Feds to Allow Sea Lion Killings in Oregonby Staff
Salem-News, March 17, 2012
The agency pegged the current West Coast population of California sea lions at nearly 300,000
(SEATTLE LID) - The National Oceanic and Atmospheric Administration (NOAA) has granted a five-year permit for the killing of California sea lions that are eating threatened salmon and steelhead near Bonneville Dam in northwest Oregon.
To curb losses of endangered or threatened fish, NOAA's National Marine Fisheries Service (NMFS) announced that Oregon, Washington and Idaho may each year kill up to 92 sea lions that have a "significant negative impact" on at-risk salmon and steelhead runs on the Columbia River.
Sea lions congregate about 140 miles from the Pacific Ocean, below the dam spillways and fish ladders so they can feast on the fish trying to swim up the Columbia River to spawn.
The NMFS said recovery plans for the salmon and steelhead populations recommends that "all causes of mortality be reduced" to recover the fish runs.
"Neither the states nor we have treated the reduction of sea lion predation as a solution that by itself will recover depressed salmon and steelhead runs, but rather as one of many actions that taken together can lead to recovery," the NMFS said in a fact sheet. "Tribal, state and federal agencies have restricted numerous human activities and spent hundreds of millions of dollars to reduce human impacts to Columbia River salmon and steelhead."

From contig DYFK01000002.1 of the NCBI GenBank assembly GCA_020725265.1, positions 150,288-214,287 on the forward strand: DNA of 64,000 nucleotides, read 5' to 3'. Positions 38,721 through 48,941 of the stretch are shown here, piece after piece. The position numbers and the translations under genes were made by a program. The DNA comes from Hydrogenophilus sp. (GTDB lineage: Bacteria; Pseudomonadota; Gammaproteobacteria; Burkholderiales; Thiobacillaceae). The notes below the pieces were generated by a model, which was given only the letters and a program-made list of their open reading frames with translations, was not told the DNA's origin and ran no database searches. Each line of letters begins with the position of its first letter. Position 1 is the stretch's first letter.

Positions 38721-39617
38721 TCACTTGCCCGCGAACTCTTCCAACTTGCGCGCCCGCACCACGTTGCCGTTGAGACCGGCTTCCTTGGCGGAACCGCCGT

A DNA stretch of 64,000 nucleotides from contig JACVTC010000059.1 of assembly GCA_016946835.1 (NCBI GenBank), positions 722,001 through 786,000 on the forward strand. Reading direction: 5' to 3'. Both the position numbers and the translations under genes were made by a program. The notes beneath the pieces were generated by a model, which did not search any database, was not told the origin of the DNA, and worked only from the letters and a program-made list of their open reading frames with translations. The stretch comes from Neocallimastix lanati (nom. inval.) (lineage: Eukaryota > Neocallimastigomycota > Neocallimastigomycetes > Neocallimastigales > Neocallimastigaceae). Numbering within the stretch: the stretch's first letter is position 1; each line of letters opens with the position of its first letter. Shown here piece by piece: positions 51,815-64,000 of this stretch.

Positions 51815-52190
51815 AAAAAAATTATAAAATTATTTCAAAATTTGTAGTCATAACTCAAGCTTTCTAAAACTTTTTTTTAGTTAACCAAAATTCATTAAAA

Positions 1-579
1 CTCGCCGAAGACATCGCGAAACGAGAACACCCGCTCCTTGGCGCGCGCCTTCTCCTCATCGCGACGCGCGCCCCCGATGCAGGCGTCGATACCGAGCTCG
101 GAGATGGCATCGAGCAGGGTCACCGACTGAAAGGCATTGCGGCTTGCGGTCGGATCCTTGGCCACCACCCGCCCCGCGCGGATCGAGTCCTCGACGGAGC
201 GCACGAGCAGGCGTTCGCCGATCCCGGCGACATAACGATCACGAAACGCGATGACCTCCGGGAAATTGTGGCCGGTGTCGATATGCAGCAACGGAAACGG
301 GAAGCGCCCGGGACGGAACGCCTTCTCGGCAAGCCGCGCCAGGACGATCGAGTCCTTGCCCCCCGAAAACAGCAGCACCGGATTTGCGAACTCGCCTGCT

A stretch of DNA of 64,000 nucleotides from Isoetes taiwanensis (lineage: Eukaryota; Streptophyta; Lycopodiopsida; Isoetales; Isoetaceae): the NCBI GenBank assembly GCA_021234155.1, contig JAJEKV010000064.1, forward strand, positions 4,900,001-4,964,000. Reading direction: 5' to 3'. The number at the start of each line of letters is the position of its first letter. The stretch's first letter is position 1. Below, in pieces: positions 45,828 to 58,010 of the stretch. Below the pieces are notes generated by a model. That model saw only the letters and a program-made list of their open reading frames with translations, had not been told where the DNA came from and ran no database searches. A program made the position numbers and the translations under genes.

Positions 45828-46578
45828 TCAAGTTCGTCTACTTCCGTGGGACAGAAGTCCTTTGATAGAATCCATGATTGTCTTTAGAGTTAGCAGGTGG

The NMFS-issued permit runs through May 2016. The Bonneville Dam is managed by the U.S. Army Corps of Engineers.
Although sea lions are protected by the federal Marine Mammal Protection Act (MMPA; 16 U.S.C. §§ 1361 et seq.), Section 120 of the law allows states to be granted permission to kill individually identifiable California sea lions or seals that are harming at-risk salmon and steelhead.
In August 2011, the states requested authorization to remove predatory sea lions at the dam, about 40 miles upstream from Portland.
Government biologists estimate that California sea lions have for the past eight years annually eaten between 1.5 percent and 4 percent of returning adult salmon congregating below Bonneville Dam on their way to spawn.
NOAA said most of the fish eaten were spring Chinook or steelhead, and almost a third of the salmon and steelhead eaten by the sea lions are from stocks listed under the Endangered Species Act (ESA; 16 U.S.C. §§1531 et seq.).
The agency pegged the current West Coast population of California sea lions at nearly 300,000.
NOAA first authorized the states to kill sea lions in 2008. The program was suspended for a time by the U.S. Court of Appeals for the Ninth Circuit, amid a lawsuit filed by the Humane Society of the United States.
Plaintiffs in the case argued that NMFS's March 2008 decision to allow of Oregon, Washington, and Idaho to kill certain nuisance sea lions at Bonneville Dam under MMPA section 120 was "arbitrary and capricious" within the meaning of the Administrative Procedure Act because the decision was inconsistent with other agency decisions related to ESA and the National Environmental Policy Act (NEPA; 42 U.S.C.§ § 4321 et seq.)
The agency, they also argued, failed to apply the correct legal standard for authorizing a lethal taking of sea lions under Section 120.
A three-judge panel of the San Francisco-based U.S. Circuit Court of Appeals for the Ninth Circuit, in November 2010, questioned why the Fisheries Service allowed fishermen to catch the protected salmon but not sea lions.
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